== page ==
At all. As in, they literally don’t give two shits about the feelings of the person in the photos who never thought anyone else would see them. They don’t mind that this was theft of personal and private property. That’s scary and sad.

These last few weeks have been filled with headlines of anti-female agendas, with endless harassment of women like game developer Zoe Quinn, who recently was called out on the Internet by her ex-boyfriend who kept a journal of all her sexual exploits with others, and made allegations of Quinn having had sex with journalists in exchange for favourable coverage in online media.

A lot of people in the gaming press and in the games industry have come out in support of keeping Quinn’s private life private, but that still doesn’t change the fact that Zoe’s ex-boyfriend decided that the best way to get back at her was to attempt to completely destroy her career and her personal life through releasing private details about her life.

You know the saying “real men don’t do that”, right? Well, they don’t. It was a cowardly act and I hope Zoe later finds the guy and kicks him in the balls. Hard.

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It’s not the Internet that hates Anita, it’s the people who aren’t comfortable with what she’s saying that do.

There are also some wild stories like the recent one surrounding Anita Sarkeesian, creator of the Tropes vs Women in Video Games series on YouTube. Sarkeesian had to move herself and her parents out of their houses and stay with a friend after someone threatened to rape and murder her on Twitter. Let’s forget the conspiracy theories and bullshit from Reddit and 4Chan for the moment and take note of the following trend: women are being bullied on the Internet.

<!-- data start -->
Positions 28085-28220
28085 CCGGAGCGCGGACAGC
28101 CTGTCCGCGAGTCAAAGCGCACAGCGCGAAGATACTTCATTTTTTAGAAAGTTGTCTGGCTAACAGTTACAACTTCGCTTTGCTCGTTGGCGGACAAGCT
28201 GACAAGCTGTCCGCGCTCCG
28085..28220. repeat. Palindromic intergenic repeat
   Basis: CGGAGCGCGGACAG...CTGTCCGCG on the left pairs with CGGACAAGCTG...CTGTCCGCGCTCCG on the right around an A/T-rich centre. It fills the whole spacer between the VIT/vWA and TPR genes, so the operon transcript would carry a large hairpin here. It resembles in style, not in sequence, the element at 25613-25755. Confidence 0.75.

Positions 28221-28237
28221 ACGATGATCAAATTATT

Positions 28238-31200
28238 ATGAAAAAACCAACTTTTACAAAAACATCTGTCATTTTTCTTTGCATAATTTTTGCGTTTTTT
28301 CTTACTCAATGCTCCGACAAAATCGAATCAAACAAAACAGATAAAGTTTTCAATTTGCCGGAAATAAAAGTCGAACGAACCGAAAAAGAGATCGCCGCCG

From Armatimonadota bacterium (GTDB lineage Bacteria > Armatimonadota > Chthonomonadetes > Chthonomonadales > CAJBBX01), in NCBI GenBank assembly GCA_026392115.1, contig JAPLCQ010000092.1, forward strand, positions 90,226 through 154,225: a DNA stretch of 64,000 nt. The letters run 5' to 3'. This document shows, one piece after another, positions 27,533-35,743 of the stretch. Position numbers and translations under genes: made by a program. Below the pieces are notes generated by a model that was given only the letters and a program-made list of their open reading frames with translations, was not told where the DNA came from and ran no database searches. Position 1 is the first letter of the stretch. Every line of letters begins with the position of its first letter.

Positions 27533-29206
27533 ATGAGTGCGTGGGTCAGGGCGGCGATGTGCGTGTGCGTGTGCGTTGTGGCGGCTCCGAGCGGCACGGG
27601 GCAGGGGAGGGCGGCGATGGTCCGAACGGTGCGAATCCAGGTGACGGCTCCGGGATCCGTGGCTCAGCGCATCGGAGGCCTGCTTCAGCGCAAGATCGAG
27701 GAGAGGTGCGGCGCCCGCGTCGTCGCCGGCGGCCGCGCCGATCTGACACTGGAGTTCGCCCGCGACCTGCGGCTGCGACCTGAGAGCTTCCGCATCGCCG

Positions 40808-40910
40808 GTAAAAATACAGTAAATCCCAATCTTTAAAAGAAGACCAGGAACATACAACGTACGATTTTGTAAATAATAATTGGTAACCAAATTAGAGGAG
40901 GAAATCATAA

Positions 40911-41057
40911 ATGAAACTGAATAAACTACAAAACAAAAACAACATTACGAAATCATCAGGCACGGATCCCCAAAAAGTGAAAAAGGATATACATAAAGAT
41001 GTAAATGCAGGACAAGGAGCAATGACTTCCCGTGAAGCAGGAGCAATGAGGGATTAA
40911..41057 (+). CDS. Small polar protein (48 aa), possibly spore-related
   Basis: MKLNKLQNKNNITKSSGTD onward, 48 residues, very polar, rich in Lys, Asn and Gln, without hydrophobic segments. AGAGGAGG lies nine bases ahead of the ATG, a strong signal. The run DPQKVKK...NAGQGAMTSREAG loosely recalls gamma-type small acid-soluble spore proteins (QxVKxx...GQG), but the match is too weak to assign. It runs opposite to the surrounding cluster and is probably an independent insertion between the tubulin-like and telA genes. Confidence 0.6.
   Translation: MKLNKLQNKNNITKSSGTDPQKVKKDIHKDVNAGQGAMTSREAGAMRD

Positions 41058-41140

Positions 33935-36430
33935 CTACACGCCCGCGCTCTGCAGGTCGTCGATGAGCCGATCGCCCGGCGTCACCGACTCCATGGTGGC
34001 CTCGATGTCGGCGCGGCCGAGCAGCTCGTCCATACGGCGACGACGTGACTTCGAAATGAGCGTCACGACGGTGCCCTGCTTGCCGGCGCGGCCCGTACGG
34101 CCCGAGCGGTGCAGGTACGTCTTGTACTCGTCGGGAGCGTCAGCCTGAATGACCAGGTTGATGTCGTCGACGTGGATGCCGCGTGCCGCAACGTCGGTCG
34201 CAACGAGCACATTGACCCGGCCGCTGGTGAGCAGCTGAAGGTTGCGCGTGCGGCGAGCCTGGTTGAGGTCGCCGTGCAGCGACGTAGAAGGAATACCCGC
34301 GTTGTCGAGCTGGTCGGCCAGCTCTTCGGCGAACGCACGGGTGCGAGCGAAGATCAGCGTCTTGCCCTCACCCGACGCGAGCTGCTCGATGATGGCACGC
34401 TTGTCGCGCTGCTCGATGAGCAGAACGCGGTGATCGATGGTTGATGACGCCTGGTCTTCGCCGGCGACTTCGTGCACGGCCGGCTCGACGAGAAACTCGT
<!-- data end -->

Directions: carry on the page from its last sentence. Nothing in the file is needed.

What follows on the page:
Sarkeesian is at the frontlines of the gender equality war, bravely speaking out in a bid to get gamers, the games industry and game developers themselves to see how they are constantly being sexist and misogynistic. She was targeted for pressing too many of the buttons of people who are uncomfortable with the idea that it’s clearly sexist that Shigeru Miyamoto pretty much made Princess Peach a permanent damsel in distress, incapable of getting herself out of the sticky situations that arise between Bowser and Mario’s fights over her.

There’s this massive culture of hate against females and feminism, and with the Internet being the Internet, the hate gets intensified and magnified so much that the actions of the people who do these kinds of heinous acts get bolder and bolder every year. People get doxxed all the time with their personal information being leaked onto the ‘Net, but this is something entirely different. When you really think about it, it’s practically assault.

It doesn’t just happen to the big celebrities

I follow two amazing women on Twitter  – Dorothy Black and Laura Shortridge. Dorothy is a sex columnist and used to write for Cosmopolitan, but is now most active on Women24 and has her own website dedicated to her work. Laura is a Women24 columnist  and now writes for them on a more permanent basis after being brought in as a junior writer.